New York Times best selling author Kurt Andersen has a new novel out, True Believers. I took this time as a chance to ask Andersen some questions I've been dying to pick his brain about. What era did young people have it the best in? Which one is most similar to the present one and what can we learn from the 60s (the era covered in his latest novel)? His answers to these and more below...
[Photo: Kurt Anderson via]
You have such a talent for being able to process and eloquently define both the present and the past cultural zeitgeists. In your opinion, is it better or worse to be young today? Is there a particular era that the youth had it made? Or is all the same?
It's better in some ways, worse in others. Boring answer, right? I think it was amazing to be young in the 1960s and early 70s, when things were changing so much and so fast, and when the grown-ups were suddenly paying attention (maybe too much attention) to the young -- and taking seriously young people's sense (which exists in all eras) that they see and feel things more clearly and truly than old people. Today is a more historically normal time to be young, except for the fact that parents spend lots more time and energy parenting, probably a little for worse as well as for better. And how I would've loved digital communications when I was 14 or 19.
What can the youth of today learn from the youth of the 60s?
That they shouldn't stress out too much about their individual long-term future, that happy lives often follow (usually?) zig-zaggy paths. And that they have the power to effect profound social and political change.
Are the 60s perhaps more similar to our present day culture than any other era? What are some key differences and similarities in your opinion?
It seems as if every 50 years or so America and maybe the whole western world goes through a period of discombobulating flux, sort if like an organism painfully and excitingly shedding its old skin. That happened in the middle of the 19th century, in the early 20th century, in the 60s--and, maybe, right on schedule, now.
Who are some of your heroes from that era?
Joan Didion. She was an amazingly clear-eyed, smart, morally astute young writer right in the middle of all the craziness. She wasn't and isn't an ideologue with a fixed pre-fab agenda. I think she may be the single most influential American writer of the last 50 years, and among the best.
You wrote much of True Believers from the first person narrative of your lead character Karen Hollander. I'm curious how you went about finding your inner woman during the process. Was there any figure or person you went to for inspiration?
My wife. My older sister. And although I didn't "go to them for inspiration," my friends Susanna Moore and Nora Ephron were inspirational--smart, strong, ambitious, idiosyncratic, opinionated, vital, kind, sexy women who seem to get moreso as they get older.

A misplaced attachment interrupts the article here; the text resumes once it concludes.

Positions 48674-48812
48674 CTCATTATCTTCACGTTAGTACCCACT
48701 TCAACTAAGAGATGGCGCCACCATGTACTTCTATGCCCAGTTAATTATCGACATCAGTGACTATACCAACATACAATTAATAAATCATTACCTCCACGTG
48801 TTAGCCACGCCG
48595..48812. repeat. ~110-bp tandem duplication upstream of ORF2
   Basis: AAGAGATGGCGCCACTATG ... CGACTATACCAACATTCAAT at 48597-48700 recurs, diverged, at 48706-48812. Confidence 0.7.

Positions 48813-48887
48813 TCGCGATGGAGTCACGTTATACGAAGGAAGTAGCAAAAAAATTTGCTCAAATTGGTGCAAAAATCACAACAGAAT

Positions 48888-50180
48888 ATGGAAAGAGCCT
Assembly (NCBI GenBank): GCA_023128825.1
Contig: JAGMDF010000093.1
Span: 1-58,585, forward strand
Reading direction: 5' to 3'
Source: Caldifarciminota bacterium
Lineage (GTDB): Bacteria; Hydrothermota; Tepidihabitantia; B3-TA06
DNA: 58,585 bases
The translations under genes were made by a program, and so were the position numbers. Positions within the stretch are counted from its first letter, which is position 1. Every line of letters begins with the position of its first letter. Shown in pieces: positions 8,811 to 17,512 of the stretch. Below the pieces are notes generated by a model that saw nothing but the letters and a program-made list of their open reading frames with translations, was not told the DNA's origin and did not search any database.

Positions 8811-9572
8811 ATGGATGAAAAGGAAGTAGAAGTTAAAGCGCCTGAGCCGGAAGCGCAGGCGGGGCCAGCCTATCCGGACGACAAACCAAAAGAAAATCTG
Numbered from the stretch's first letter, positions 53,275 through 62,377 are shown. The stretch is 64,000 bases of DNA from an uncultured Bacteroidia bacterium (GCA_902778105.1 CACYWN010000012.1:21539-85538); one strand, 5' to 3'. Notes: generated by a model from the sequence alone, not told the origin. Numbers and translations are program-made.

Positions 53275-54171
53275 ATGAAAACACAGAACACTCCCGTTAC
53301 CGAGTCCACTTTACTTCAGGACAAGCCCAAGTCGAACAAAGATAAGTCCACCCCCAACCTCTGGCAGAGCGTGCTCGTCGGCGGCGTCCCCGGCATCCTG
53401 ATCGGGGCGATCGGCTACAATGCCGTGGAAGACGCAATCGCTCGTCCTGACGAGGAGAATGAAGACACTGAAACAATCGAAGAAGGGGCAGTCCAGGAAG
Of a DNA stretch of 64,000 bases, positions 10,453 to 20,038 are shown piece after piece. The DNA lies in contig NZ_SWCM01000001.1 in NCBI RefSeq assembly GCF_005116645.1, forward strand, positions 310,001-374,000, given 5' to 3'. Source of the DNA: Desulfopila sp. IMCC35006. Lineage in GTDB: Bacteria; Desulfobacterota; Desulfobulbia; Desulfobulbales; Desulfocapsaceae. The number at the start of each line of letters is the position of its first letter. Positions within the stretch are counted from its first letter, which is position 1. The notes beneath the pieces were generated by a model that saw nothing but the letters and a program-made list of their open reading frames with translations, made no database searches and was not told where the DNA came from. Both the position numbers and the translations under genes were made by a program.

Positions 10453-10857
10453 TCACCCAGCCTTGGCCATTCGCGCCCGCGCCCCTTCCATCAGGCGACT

In Heyday, you covered the 1840's, in Turn of the Century, you covered the 2000s, and now, with True Believers you tackle the 1960s. What's next?
I'm giving myself the rest of the summer decide which of my various story ideas I want to spend 2 or 3 years on -- which seedling I want to grow into a tree. As you know, True Believers is only half-set in the 60s--the other half is set more or less in the present, as was my first novel, Turn of the Century. I'm pretty sure the next one won't be set in the past.
What cities today do you think are on the cutting edge of culture?
Hm. Good question. I'm not sure any American ones, particularly. But smaller units of humanity, particular creative communities and individuals, definitely are, in all sorts if cities.
Can you name a song or two from the 60s you particularly identify with?
I don't know if I identify with it, exactly, but every time I hear Eric Clapton's "Layla" I can taste precisely the flavor of romantic world-weariness I experienced at age 15.
What has been the best Bond moment of your own life?
I'll give you three. Arriving in Norman Foster's extraordinary, vast, perfect new terminal at the Beijing airport in 2008. Touring the Large Hadron Collider, just before it opened, with a former Sex Pistol and a Hapsburg princess. And driving through the El Salvadoran back country during the civil war there and being waylaid by a squad of guerrillas with AK47s and bandoliers.
New York Times best selling author Kurt Andersen has not only mastered the world of prose but has also conquered journalism. After co-founding SPY Magazine with Graydon Carter in 1986, he went on to write in Time, The New York Times, The New Yorker, and more. He has been the editor-in-chief of New York Magazine, and the guest editor-at-large of Random House. He currently is a contributor at Vanity Fair and has his own award winning public radio program called Studio 360. His novel Turn of the Century was a New York Times Notable Book of the year and a national bestseller. His novel Heyday was a New York Times bestseller and his newest novel True Believers was released earlier this week. We sat down with the author himself to give us the inside details behind his latest book. Read the reviews of True Believers in the New York Times and the LA Times.
Then, check out one of his latest works for Vanity Fair, "You Say You Want a Devolution," HERE, on a subject Andersen covers best: America's cultural landscape.
[Photo via Vanity Fair]
Also, you can find every single issue of SPY Magazine digitized HERE.
"Smart. Funny. Fearless."It's pretty safe to say that Spy was the most influential magazine of the 1980s. It might have remade New York's cultural landscape; it definitely changed the whole tone of magazine journalism. It was cruel, brilliant, beautifully written and perfectly designed, and feared by all. There's no magazine I know of that's so continually referenced, held up as a benchmark, and whose demise is so lamented" -Dave Eggars